Please use this identifier to cite or link to this item: http://ahro.austin.org.au/austinjspui/handle/1/22445
Title: Activation of canonical BMP4-SMAD7 signaling suppresses breast cancer metastasis.
Authors: Eckhardt, Bedrich L;Cao, Yuan;Redfern, Andrew D;Chi, Lap Hing;Burrows, Allan D;Roslan, Suraya;Sloan, Erica K;Parker, Belinda S;Loi, Sherene;Ueno, Naoto T;Lau, Peter K H;Latham, Bruce;Anderson, Robin L
Affiliation: Translational Breast Cancer Program, Olivia Newton-John Cancer Research Institute, Heidelberg, Victoria, Australia
Research, Peter MacCallum Cancer Centre
Laboratory for Cancer Medicine, Western Australian Institute for Medical Research..
Metastasis Research Laboratory, Olivia Newton-John Cancer Wellness & Research Centre
Olivia Newton-John Cancer Research Institute, Heidelberg, Victoria, Australia
Drug Discovery Biology Theme, Monash University
Cancer immunology and Therapeutics Programs, Peter MacCallum Cancer Centre
Division of Research and Clinical Medicine, Peter MacCallum Cancer Centre
Breast Medical Oncology, The University of Texas MD Anderson Cancer Center
Medical Oncology, Peter MacCallum Cancer Centre
Pathology, PathWest
Issue Date: 15-Jan-2020
EDate: 2020-01-15
Citation: Cancer research 2020; online first: 15 January
Abstract: Metastasis is the major cause of death in cancer patients; with no therapeutic cure, treatments remain largely palliative. As such, new targets and therapeutic strategies are urgently required. Here we show that bone morphogenetic protein-4 (BMP4) blocks metastasis in animal models of breast cancer and predicts improved survival in patients. In preclinical models of spontaneous metastasis, BMP4 acted as an autocrine mediator to modulate a range of known metastasis-regulating genes, including SMAD7, via activation of canonical BMP-SMAD signaling. Restored BMP4 expression, or therapeutically administered BMP4 protein, blocked metastasis and increased survival by sensitising cancer cells to anoikis, thereby reducing the number of circulating tumour cells. Gene silencing of BMP4, or its downstream mediator SMAD7, reversed this phenotype. Administration of recombinant BMP4 markedly reduced spontaneous metastasis to lung and bone. Elevated levels of BMP4 and SMAD7 were prognostic for improved recurrence-free survival and overall survival in breast cancer patients, indicating the importance of canonical BMP4 signaling in the suppression of metastasis and highlighting new avenues for therapy against metastatic disease.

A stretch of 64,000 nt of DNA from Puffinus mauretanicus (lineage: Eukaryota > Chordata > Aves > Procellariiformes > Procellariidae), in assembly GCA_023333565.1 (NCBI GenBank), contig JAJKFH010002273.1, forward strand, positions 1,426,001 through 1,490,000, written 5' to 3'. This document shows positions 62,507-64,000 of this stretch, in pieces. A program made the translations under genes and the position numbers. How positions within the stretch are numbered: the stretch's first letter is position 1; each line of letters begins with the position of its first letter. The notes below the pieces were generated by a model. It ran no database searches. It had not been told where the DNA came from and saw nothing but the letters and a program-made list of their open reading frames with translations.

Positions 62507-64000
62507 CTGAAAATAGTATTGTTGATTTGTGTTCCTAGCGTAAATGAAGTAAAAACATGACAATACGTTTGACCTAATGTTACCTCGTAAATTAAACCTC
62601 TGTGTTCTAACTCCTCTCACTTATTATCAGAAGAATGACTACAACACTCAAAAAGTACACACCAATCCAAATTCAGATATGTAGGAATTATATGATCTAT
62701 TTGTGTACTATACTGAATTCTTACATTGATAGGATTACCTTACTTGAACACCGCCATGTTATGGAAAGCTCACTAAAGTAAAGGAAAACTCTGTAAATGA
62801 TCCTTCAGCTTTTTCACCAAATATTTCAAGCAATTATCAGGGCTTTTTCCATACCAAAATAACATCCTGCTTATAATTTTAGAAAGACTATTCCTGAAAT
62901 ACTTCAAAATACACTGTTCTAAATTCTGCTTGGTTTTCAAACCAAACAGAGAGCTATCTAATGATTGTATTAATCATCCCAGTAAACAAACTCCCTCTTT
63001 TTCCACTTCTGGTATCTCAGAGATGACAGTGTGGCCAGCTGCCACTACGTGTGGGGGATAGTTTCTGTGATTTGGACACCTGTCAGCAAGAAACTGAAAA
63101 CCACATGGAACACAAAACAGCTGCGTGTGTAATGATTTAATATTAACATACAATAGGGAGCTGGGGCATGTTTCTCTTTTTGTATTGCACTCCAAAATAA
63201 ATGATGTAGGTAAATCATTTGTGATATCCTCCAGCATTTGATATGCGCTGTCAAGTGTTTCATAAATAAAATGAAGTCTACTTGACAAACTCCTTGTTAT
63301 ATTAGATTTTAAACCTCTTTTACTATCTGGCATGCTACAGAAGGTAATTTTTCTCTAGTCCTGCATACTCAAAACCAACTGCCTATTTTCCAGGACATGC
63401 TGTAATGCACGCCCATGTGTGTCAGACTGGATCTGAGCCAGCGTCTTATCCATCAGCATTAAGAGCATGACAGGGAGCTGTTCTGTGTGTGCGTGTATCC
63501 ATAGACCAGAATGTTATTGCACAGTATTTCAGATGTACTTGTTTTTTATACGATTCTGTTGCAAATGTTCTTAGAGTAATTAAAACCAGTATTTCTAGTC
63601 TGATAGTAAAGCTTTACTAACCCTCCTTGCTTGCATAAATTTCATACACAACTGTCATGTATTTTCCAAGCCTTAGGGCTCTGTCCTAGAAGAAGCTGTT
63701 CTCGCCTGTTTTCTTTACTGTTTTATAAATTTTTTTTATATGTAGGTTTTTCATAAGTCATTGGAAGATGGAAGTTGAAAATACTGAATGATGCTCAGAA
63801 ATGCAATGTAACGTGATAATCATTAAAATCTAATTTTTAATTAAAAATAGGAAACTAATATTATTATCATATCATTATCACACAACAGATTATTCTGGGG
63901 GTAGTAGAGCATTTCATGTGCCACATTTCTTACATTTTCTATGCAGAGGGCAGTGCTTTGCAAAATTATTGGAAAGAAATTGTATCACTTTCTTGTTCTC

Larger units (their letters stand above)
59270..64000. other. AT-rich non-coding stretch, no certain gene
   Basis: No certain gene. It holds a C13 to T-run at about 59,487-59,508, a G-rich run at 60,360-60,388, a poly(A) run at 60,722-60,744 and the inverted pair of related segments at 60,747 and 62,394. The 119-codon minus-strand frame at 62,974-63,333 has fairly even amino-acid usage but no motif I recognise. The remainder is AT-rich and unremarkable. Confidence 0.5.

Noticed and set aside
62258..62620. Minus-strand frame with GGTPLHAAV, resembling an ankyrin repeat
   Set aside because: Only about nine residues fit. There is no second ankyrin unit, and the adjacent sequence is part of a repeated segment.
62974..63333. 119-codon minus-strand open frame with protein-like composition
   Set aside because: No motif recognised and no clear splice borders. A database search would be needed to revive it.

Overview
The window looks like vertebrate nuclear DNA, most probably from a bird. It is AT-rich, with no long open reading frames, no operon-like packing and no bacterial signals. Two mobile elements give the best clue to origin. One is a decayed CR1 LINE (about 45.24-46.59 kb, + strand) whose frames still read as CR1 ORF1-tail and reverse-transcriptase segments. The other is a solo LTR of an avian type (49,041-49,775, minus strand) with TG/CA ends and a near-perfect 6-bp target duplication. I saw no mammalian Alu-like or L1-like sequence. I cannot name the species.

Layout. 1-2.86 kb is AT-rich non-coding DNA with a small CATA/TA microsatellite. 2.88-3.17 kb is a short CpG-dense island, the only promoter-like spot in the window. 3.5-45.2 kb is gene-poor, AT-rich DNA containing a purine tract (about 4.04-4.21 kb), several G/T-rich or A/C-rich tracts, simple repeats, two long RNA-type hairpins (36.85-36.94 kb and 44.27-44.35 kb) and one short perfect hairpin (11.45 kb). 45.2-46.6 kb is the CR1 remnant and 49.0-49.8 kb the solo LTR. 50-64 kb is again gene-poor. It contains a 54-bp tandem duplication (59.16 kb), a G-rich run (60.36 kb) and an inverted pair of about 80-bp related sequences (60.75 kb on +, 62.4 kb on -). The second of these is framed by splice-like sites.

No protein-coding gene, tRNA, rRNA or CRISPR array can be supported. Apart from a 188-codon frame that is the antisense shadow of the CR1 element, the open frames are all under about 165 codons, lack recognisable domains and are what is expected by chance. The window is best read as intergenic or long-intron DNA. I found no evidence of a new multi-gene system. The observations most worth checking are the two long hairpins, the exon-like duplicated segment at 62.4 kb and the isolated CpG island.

URI: http://ahro.austin.org.au/austinjspui/handle/1/22445
DOI: 10.1158/0008-5472.CAN-19-0743
ORCID: 0000-0002-3402-3900
0000-0001-5544-8054
0000-0003-0983-3474
0000-0002-8333-1926
0000-0001-6137-9171
0000-0002-0166-7275
0000-0003-1071-7956
0000-0003-0595-1414
PubMed URL: 31941699
Type: Journal Article
Appears in Collections:Conference presentations

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